MIDAS Seminar

Probabilistic Graphical Models and Online Learning

Tony Jebara, PhDAssociate Professor of Computer ScienceColumbia University

Jebara is Associate Editor for the Journal of Machine Learning Research and on the Editorial Board of Machine Learning. Jebara was Associate Editor of Machine Learning from 2007 to 2011 and Associate Editor of IEEE Transactions on Pattern Analysis and Machine Intelligence from 2010 to 2012. In 2006, he co-founded the NYAS Machine Learning Symposium and has served on its steering committee since then. Jebara will be a Program Chair for the 31st International Conference on Machine Learning (ICML) in 2014.
Tony Jebara is associate professor of Computer Science at Columbia University. He directs the Columbia Machine Learning Laboratory whose research intersects computer science and statistics to develop new frameworks for learning from data with applications in vision, networks, spatio-temporal data, and text. Jebara has founded and advised several startups including Sense Networks, Agolo, Ninoh and Bookt. He has published over 100 peer-reviewed papers in conferences, workshops and journals including NIPS, ICML, UAI, COLT, JMLR, CVPR, ICCV, and AISTAT. He is the author of the book Machine Learning: Discriminative and Generative and co-inventor on multiple patents in vision, learning and spatio-temporal modeling. In 2004, Jebara was the recipient of the Career award from the National Science Foundation. His work was recognized with a best paper award at the 26th International Conference on Machine Learning, a best student paper award at the 20th International Conference on Machine Learning as well as an outstanding contribution award from the Pattern Recognition Society in 2001. Jebara's research has been featured on television (ABC, BBC, New York One, TechTV, etc.) as well as in the popular press (New York Times, Slash Dot, Wired, Businessweek, IEEE Spectrum, etc.). He obtained his PhD in 2002 from MIT. Esquire magazine named him one of their Best and Brightest of 2008. Jebara has taught machine learning to well over 1000 students (through real physical classes).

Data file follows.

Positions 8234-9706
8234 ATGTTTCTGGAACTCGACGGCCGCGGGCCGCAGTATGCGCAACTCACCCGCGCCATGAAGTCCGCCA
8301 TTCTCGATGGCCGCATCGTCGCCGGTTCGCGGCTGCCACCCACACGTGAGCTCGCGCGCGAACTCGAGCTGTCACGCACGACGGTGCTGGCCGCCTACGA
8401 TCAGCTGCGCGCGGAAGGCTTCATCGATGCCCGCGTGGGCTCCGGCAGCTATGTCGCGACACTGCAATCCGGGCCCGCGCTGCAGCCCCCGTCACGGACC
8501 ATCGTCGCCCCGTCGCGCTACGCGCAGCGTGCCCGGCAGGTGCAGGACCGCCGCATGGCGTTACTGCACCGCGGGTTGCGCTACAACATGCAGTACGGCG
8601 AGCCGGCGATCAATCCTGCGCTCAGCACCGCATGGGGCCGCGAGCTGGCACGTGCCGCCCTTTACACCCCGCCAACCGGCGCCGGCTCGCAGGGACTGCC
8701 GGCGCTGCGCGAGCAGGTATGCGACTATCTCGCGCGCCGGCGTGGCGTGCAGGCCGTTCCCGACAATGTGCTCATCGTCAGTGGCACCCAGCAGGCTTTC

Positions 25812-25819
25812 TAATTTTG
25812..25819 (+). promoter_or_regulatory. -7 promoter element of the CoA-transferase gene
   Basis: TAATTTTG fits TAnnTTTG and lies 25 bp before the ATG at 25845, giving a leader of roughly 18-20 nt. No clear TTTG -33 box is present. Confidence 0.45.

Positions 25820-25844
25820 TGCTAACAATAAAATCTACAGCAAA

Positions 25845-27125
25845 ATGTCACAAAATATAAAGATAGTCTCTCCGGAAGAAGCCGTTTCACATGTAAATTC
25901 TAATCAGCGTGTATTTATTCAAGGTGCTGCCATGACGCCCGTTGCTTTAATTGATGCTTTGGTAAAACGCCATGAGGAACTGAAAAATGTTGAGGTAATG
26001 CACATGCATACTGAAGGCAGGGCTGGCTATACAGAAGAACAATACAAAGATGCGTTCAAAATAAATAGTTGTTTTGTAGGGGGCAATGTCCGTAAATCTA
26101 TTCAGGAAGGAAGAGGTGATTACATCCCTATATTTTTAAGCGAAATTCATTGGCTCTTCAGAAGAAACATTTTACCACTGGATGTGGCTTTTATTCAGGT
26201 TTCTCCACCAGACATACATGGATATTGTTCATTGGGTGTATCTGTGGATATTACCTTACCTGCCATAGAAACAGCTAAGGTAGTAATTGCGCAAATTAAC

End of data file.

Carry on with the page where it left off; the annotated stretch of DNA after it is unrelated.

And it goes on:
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Faculty Host

Al Hero